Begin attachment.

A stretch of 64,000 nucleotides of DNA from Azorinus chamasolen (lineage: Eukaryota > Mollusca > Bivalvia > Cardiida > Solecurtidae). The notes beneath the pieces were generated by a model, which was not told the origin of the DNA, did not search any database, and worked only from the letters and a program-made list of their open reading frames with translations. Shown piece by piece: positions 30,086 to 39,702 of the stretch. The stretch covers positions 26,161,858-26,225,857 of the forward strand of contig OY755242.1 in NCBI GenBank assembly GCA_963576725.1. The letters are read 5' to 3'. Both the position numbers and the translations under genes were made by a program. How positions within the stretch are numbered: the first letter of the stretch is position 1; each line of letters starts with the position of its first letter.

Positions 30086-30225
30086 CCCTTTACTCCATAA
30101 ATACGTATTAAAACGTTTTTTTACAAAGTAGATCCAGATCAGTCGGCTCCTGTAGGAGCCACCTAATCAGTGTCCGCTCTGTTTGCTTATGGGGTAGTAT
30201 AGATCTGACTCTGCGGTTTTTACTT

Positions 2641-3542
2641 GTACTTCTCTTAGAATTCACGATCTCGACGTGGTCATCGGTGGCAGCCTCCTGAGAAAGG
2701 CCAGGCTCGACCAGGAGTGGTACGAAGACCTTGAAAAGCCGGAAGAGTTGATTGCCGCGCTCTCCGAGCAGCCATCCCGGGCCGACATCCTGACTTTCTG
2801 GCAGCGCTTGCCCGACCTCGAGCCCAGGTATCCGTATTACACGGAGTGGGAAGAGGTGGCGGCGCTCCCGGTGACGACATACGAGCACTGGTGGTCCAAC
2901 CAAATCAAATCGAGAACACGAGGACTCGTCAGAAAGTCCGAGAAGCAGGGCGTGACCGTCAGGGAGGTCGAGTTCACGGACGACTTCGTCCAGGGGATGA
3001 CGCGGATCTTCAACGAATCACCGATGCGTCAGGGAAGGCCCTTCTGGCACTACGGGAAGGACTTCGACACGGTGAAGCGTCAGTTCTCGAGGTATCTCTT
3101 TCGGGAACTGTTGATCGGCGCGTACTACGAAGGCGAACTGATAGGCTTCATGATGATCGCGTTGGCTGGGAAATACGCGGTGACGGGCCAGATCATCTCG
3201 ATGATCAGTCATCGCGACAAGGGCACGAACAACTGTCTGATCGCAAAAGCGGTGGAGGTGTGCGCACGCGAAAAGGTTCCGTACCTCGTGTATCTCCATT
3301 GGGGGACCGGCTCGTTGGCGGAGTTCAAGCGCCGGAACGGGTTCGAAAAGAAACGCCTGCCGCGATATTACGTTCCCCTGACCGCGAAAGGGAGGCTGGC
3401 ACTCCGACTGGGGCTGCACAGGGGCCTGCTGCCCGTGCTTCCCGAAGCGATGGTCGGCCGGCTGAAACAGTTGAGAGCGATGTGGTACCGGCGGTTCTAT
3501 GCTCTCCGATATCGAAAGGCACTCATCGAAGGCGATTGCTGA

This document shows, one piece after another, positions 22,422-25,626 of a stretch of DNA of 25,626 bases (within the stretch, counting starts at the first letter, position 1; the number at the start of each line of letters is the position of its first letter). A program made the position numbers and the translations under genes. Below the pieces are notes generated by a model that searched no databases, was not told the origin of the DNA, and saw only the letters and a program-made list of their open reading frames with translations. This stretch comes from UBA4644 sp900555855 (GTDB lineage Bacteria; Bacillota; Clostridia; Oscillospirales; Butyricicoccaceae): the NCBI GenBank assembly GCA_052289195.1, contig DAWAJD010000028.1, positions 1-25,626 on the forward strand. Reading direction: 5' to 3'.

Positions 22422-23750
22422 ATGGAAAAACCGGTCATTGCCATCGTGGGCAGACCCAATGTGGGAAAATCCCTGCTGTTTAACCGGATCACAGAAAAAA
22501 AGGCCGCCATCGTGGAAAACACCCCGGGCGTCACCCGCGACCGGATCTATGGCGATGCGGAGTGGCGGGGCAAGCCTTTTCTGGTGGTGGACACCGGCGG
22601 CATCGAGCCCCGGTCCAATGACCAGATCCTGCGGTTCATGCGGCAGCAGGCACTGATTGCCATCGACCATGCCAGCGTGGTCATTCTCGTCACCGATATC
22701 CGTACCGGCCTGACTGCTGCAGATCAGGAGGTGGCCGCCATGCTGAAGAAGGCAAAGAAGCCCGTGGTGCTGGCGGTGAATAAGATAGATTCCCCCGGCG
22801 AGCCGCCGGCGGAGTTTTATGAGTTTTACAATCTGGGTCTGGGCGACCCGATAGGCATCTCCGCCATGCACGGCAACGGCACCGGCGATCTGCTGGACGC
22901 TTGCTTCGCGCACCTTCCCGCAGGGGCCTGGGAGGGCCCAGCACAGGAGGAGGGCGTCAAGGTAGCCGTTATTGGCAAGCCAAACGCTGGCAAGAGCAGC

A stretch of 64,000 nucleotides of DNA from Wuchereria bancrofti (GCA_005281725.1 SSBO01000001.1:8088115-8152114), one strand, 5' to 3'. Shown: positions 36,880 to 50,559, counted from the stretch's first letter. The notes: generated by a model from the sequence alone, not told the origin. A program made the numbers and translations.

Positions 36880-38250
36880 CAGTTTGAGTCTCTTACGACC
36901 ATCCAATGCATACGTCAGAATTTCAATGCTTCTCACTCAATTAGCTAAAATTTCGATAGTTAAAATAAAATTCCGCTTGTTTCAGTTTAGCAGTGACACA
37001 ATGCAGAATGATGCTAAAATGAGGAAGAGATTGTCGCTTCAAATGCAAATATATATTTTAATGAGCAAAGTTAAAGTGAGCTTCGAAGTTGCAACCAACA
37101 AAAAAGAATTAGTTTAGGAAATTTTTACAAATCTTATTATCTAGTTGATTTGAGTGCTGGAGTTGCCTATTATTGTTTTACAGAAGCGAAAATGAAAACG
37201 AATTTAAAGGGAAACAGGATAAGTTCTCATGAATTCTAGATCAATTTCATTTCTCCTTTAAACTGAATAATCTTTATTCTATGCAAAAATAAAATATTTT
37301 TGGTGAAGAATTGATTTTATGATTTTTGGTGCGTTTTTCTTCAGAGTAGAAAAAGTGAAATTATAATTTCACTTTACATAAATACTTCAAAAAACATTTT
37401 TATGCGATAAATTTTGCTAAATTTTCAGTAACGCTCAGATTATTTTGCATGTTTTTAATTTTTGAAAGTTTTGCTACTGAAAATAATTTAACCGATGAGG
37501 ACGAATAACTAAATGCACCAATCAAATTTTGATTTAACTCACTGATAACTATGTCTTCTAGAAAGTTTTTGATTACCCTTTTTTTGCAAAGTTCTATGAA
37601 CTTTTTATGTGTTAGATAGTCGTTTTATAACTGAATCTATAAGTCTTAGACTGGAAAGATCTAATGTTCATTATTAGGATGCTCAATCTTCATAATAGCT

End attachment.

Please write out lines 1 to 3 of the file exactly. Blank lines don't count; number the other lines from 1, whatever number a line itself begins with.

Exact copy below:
A stretch of 64,000 nucleotides of DNA from Azorinus chamasolen (lineage: Eukaryota > Mollusca > Bivalvia > Cardiida > Solecurtidae). The notes beneath the pieces were generated by a model, which was not told the origin of the DNA, did not search any database, and worked only from the letters and a program-made list of their open reading frames with translations. Shown piece by piece: positions 30,086 to 39,702 of the stretch. The stretch covers positions 26,161,858-26,225,857 of the forward strand of contig OY755242.1 in NCBI GenBank assembly GCA_963576725.1. The letters are read 5' to 3'. Both the position numbers and the translations under genes were made by a program. How positions within the stretch are numbered: the first letter of the stretch is position 1; each line of letters starts with the position of its first letter.

Positions 30086-30225
30086 CCCTTTACTCCATAA